A set is an ensemble of points, determined by coordinates . To each point in a set, there are as many coordinates as there are dimensions in the space where the set lives. For example, each subset of is made up of points with two coordinates.

We'll look at two characteristics of sets: *closedness* and *boundedness*.

### Open and closed

Recall how we define closed and open intervals:

The first interval is open, the second one is closed.

The boundary of an interval is just two points. The boundary of a set in is a curve, and in it's a surface. In , it's not so easy to think about how it looks, but it's okay, the qualities coming with a boundary stays the same.

Analogously to the closed interval, a set that is closed has all its boundary points included in it. This is a *closed set*:

If we take all the boundary points away, we end up with an *open set*, which can be illustrated like this:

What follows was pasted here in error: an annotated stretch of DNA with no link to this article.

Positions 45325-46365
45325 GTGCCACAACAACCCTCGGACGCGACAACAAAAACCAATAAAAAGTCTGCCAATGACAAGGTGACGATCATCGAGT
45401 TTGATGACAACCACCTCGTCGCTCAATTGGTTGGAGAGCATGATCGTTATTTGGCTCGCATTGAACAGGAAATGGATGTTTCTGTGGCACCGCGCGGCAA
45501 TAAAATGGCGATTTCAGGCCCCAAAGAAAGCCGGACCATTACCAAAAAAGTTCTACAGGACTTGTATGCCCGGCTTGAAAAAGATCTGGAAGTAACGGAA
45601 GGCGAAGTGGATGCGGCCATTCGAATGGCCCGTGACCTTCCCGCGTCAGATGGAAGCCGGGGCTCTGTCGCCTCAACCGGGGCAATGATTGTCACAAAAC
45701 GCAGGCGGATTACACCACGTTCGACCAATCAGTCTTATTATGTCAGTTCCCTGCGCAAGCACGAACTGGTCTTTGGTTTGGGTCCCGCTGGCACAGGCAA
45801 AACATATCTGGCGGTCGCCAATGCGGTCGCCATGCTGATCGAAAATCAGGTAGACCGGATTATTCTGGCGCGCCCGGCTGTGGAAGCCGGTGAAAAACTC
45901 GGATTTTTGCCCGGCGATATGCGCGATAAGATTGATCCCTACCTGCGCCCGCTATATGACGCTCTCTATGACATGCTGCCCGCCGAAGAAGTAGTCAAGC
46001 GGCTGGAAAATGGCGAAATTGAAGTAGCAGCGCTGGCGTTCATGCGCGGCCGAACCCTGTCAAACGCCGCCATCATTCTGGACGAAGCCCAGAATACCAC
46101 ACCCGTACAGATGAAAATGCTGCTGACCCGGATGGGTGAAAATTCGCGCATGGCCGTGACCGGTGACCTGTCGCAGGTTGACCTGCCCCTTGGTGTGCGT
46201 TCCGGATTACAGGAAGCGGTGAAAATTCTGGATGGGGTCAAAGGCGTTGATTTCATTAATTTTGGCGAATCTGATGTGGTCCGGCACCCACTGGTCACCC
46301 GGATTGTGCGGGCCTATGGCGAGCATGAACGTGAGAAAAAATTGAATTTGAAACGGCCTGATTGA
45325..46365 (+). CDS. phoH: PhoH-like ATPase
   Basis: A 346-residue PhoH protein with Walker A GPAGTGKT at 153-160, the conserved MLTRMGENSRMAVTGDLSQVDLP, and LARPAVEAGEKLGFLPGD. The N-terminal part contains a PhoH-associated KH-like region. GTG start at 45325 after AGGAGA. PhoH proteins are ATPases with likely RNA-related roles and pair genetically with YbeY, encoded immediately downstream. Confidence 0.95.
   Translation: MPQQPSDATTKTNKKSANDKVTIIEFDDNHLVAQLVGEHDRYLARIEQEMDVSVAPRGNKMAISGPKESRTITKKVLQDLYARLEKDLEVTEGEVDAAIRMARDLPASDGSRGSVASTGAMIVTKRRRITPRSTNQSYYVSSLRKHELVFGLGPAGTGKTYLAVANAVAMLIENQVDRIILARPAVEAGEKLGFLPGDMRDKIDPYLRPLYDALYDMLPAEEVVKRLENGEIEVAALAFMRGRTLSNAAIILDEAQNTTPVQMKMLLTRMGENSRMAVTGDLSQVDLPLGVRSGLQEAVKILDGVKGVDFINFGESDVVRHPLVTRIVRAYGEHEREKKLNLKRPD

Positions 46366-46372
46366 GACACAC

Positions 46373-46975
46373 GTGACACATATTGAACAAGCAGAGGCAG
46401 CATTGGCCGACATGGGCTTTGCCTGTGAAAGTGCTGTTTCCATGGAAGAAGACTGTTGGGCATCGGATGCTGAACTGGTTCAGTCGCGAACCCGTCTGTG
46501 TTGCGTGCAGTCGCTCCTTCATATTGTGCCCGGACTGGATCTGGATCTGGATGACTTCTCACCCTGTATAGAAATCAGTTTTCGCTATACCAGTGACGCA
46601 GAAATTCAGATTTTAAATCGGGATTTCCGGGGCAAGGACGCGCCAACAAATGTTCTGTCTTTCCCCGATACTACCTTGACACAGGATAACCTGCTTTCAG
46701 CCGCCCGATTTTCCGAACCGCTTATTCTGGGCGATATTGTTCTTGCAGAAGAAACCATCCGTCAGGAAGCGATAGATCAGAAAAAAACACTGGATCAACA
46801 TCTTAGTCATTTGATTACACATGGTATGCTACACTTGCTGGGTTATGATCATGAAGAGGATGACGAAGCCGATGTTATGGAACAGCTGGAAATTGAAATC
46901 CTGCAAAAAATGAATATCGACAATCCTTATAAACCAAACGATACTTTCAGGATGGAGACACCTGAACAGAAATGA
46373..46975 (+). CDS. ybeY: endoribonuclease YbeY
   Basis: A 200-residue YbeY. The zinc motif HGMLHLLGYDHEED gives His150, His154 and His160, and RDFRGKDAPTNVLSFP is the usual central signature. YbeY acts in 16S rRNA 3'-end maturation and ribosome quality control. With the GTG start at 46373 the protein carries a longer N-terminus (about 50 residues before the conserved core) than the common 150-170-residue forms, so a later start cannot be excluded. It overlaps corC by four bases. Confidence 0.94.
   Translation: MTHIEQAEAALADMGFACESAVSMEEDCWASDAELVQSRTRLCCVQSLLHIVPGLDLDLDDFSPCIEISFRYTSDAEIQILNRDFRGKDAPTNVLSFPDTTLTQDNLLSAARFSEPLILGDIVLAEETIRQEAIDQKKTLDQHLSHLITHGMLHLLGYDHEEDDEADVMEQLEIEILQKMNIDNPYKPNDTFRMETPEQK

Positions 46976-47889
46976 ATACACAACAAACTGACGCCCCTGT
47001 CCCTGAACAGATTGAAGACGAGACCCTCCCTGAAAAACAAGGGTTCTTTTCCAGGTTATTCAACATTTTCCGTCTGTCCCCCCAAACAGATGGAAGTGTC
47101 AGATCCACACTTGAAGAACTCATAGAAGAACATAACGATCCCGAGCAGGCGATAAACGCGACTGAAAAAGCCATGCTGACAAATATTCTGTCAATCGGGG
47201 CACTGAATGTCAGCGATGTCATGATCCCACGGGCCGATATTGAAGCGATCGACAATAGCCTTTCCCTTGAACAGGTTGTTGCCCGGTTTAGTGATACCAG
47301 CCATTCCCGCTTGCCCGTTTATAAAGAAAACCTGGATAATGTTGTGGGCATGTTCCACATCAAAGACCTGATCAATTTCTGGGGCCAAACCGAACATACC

As an example, consider a solid sphere, centered at the point . An open solid sphere is:

This, on the other hand is a closed solid sphere:

A curious side note: is neither open nor closed, as it has no boundary points.

That closes the topic on closedness for now.

### Bounded and unbounded

Let be a point in . Then, is *bounded* if there is a number so that for all .

The blobs above are bounded, as well as the solid spheres. is unbounded: there is no number such that for all points, as the points go all the way to infinity.

For the same reason, the set is unbounded as well:

## Domains and co-domains

For a function in one variable, the domain refers to the set of values we can plug in for , and the co-domain is a set defining what type of outputs to expect. We write:

When looking at for all possible , we may find that not all values are mapped to. Therefore, we define the *image*, or *range*, as the set of possible outputs of , given the domain .